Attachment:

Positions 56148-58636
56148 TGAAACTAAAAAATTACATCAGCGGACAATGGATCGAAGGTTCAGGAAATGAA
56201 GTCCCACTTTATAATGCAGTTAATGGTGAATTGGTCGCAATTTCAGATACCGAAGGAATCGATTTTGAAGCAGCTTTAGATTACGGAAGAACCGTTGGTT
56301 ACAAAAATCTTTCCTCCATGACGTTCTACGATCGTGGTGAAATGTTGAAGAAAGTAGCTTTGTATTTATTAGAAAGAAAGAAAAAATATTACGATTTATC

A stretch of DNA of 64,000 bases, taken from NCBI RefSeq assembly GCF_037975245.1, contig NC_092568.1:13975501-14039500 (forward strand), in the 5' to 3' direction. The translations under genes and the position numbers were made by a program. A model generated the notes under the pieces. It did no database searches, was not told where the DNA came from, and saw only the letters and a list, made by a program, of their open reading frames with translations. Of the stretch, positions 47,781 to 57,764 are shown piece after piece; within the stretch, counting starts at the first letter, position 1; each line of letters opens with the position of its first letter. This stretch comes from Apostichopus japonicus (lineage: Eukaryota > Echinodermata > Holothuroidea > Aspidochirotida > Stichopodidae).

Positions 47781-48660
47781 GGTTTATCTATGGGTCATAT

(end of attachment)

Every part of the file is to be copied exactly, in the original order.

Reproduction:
Positions 56148-58636
56148 TGAAACTAAAAAATTACATCAGCGGACAATGGATCGAAGGTTCAGGAAATGAA
56201 GTCCCACTTTATAATGCAGTTAATGGTGAATTGGTCGCAATTTCAGATACCGAAGGAATCGATTTTGAAGCAGCTTTAGATTACGGAAGAACCGTTGGTT
56301 ACAAAAATCTTTCCTCCATGACGTTCTACGATCGTGGTGAAATGTTGAAGAAAGTAGCTTTGTATTTATTAGAAAGAAAGAAAAAATATTACGATTTATC

A stretch of DNA of 64,000 bases, taken from NCBI RefSeq assembly GCF_037975245.1, contig NC_092568.1:13975501-14039500 (forward strand), in the 5' to 3' direction. The translations under genes and the position numbers were made by a program. A model generated the notes under the pieces. It did no database searches, was not told where the DNA came from, and saw only the letters and a list, made by a program, of their open reading frames with translations. Of the stretch, positions 47,781 to 57,764 are shown piece after piece; within the stretch, counting starts at the first letter, position 1; each line of letters opens with the position of its first letter. This stretch comes from Apostichopus japonicus (lineage: Eukaryota > Echinodermata > Holothuroidea > Aspidochirotida > Stichopodidae).

Positions 47781-48660
47781 GGTTTATCTATGGGTCATAT